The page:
Recent years have witnessed a growing interest in developing methods for 3D face recognition. However, 3D scans often suffer from the problems of missing parts, large facial expressions, and occlusions. To be useful in real-world applications, a 3D face recognition approach should be able to handle these challenges. In this paper, we propose a novel general approach to deal with the 3D face recognition problem by making use of multiple keypoint descriptors (MKD) and the sparse representation-based classification (SRC). We call the proposed method 3DMKDSRC for short. Specifically, with 3DMKDSRC, each 3D face scan is represented as a set of descriptor vectors extracted from keypoints by meshSIFT. Descriptor vectors of gallery samples form the gallery dictionary. Given a probe 3D face scan, its descriptors are extracted at first and then its identity can be determined by using a multitask SRC. The proposed 3DMKDSRC approach does not require the pre-alignment between two face scans and is quite robust to the problems of missing data, occlusions and expressions. Its superiority over the other leading 3D face recognition schemes has been corroborated by extensive experiments conducted on three benchmark databases, Bosphorus, GavabDB, and FRGC2.0. The Matlab source code for 3DMKDSRC and the related evaluation results are publicly available at http://sse.tongji.edu.cn/linzhang/3dmkdsrcface/3dmkdsrc.htm. PMID:24940876

Zhang, Lin; Ding, Zhixuan; Li, Hongyu; Shen, Ying; Lu, Jianwei

2014-01-01

58

3D Face Recognition Based on Multiple Keypoint Descriptors and Sparse Representation  

PubMed Central

Recent years have witnessed a growing interest in developing methods for 3D face recognition. However, 3D scans often suffer from the problems of missing parts, large facial expressions, and occlusions. To be useful in real-world applications, a 3D face recognition approach should be able to handle these challenges. In this paper, we propose a novel general approach to deal with the 3D face recognition problem by making use of multiple keypoint descriptors (MKD) and the sparse representation-based classification (SRC). We call the proposed method 3DMKDSRC for short. Specifically, with 3DMKDSRC, each 3D face scan is represented as a set of descriptor vectors extracted from keypoints by meshSIFT. Descriptor vectors of gallery samples form the gallery dictionary. Given a probe 3D face scan, its descriptors are extracted at first and then its identity can be determined by using a multitask SRC. The proposed 3DMKDSRC approach does not require the pre-alignment between two face scans and is quite robust to the problems of missing data, occlusions and expressions. Its superiority over the other leading 3D face recognition schemes has been corroborated by extensive experiments conducted on three benchmark databases, Bosphorus, GavabDB, and FRGC2.0. The Matlab source code for 3DMKDSRC and the related evaluation results are publicly available at http://sse.tongji.edu.cn/linzhang/3dmkdsrcface/3dmkdsrc.htm. PMID:24940876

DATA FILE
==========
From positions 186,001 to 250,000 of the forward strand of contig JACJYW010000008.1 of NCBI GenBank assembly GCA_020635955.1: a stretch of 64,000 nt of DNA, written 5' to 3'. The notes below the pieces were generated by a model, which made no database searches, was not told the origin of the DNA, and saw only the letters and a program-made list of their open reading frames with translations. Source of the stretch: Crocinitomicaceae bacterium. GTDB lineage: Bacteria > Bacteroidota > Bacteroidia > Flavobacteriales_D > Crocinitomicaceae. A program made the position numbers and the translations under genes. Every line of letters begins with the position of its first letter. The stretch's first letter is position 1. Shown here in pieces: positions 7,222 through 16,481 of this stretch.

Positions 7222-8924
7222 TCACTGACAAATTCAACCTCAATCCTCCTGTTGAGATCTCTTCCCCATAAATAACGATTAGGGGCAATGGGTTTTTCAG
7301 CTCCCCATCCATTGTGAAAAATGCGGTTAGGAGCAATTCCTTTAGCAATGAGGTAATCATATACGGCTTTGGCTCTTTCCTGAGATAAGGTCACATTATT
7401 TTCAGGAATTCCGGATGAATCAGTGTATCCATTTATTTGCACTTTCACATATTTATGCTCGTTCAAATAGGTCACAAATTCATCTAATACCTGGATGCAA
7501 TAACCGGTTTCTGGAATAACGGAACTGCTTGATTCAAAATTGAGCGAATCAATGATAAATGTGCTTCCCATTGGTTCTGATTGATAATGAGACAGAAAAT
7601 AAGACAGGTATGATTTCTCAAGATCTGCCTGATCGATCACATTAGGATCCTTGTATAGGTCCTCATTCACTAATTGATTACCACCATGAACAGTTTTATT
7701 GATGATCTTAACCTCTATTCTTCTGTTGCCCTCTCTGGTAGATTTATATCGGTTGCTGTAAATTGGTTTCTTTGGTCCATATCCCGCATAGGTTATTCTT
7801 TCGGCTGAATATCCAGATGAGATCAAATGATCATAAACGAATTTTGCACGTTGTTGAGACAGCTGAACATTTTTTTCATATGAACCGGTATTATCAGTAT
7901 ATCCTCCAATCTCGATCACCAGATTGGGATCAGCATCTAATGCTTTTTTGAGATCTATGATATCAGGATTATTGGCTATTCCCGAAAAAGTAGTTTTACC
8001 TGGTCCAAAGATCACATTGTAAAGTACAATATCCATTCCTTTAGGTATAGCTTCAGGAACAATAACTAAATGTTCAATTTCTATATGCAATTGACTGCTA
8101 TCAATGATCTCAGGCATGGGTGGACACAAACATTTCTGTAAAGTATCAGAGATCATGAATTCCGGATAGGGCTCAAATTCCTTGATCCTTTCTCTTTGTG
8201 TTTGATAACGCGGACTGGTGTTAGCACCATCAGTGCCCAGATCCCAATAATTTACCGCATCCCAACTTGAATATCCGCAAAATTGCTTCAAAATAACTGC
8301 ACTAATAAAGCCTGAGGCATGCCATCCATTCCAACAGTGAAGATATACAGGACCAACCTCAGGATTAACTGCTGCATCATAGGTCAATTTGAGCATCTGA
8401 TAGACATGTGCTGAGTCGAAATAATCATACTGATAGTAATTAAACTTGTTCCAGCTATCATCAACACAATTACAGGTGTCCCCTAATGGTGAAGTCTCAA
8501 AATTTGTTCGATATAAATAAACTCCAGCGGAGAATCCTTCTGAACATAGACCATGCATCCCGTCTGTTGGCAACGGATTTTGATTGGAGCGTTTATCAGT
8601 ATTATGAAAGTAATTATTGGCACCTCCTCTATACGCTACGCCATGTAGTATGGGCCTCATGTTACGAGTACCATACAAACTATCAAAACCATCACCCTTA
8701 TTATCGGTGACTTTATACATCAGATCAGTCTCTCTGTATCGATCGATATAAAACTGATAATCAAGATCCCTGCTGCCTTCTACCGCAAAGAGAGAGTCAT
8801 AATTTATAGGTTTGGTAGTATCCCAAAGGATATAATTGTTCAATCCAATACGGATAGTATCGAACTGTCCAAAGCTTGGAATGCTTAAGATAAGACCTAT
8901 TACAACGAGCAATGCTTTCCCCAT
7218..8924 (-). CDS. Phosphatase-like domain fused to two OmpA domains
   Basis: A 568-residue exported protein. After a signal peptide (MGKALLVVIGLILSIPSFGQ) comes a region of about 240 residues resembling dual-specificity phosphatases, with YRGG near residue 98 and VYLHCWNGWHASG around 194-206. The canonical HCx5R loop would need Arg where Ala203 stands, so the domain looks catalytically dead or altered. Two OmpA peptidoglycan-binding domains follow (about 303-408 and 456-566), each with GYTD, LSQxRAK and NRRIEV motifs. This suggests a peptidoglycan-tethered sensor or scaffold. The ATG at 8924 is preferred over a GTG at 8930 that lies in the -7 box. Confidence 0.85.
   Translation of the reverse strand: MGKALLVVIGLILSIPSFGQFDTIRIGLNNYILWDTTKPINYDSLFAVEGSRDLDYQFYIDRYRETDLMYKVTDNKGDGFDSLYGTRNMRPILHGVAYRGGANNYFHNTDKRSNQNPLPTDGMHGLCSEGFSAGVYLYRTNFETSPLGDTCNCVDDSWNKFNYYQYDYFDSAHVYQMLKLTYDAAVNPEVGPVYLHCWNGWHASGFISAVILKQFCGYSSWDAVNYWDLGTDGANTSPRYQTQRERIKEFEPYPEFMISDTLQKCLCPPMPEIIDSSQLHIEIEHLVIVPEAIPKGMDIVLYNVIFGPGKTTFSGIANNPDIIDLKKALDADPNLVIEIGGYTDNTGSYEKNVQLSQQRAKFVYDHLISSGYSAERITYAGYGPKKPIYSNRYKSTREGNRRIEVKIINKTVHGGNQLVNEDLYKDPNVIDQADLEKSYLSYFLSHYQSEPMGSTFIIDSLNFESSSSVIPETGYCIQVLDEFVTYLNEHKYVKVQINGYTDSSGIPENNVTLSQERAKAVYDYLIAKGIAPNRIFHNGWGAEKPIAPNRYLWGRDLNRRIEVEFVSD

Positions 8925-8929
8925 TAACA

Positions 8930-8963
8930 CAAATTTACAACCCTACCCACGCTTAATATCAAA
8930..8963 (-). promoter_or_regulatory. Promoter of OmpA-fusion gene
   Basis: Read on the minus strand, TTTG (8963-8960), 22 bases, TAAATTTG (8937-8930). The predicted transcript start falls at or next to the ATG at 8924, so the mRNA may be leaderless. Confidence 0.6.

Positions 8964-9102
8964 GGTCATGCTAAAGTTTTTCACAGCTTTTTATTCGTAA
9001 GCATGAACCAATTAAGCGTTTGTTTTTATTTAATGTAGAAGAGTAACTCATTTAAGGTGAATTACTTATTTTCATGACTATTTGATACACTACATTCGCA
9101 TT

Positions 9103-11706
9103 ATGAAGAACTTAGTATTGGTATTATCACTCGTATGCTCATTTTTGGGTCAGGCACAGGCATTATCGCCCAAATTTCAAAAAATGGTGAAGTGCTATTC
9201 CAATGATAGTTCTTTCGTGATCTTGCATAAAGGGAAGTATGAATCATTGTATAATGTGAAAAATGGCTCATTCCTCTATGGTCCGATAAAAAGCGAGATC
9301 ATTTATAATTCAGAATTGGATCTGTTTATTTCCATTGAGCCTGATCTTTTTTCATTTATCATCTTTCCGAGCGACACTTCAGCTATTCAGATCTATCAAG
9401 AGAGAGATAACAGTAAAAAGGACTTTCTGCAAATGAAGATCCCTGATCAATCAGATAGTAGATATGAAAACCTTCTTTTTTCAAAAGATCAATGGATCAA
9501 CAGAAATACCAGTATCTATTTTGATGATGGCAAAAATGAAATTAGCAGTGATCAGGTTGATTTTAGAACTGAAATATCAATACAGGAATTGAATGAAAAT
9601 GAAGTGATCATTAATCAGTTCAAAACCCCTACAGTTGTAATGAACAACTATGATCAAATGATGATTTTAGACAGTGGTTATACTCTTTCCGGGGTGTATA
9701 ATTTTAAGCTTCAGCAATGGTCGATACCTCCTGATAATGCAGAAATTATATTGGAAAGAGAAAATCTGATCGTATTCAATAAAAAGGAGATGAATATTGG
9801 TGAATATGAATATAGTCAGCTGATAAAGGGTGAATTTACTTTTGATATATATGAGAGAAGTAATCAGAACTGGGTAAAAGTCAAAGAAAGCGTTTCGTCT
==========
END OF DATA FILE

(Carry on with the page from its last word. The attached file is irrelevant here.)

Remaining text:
Zhang, Lin; Ding, Zhixuan; Li, Hongyu; Shen, Ying; Lu, Jianwei

2014-01-01

59

Performance of the Cray T3D and Emerging Architectures on Canopy QCD Applications  

NASA Astrophysics Data System (ADS)

The Cray T3D, an MIMD system with NUMA shared memory capabilities and in principle very low communications latency, can support the Canopy framework for grid-oriented applications. CANOPY has been ported to the T3D, with the intent of making it available to a spectrum of users. The performance of the T3D running Canopy has been benchmarked on five QCD applications extensively run on ACPMAPS at Fermilab, requiring a variety of data access patterns. The net performance and scaling behavior reveals an efficiency relative to peak Gflops almost identical to that achieved on ACPMAPS. Detailed studies of the major factors impacting performance are presented. Generalizations applying this analysis to the newly emerging crop of commercial systems reveal where their limitations will lie. On these applications, efficiencies of above 25% are not to be expected; eliminating overheads due to Canopy will improve matters, but by less than a factor of two.

Fischler, Mark; Uchima, Mike

1996-03-01

60

Performance of the Cray T3D and emerging architectures on canopy QCD applications  

SciTech Connect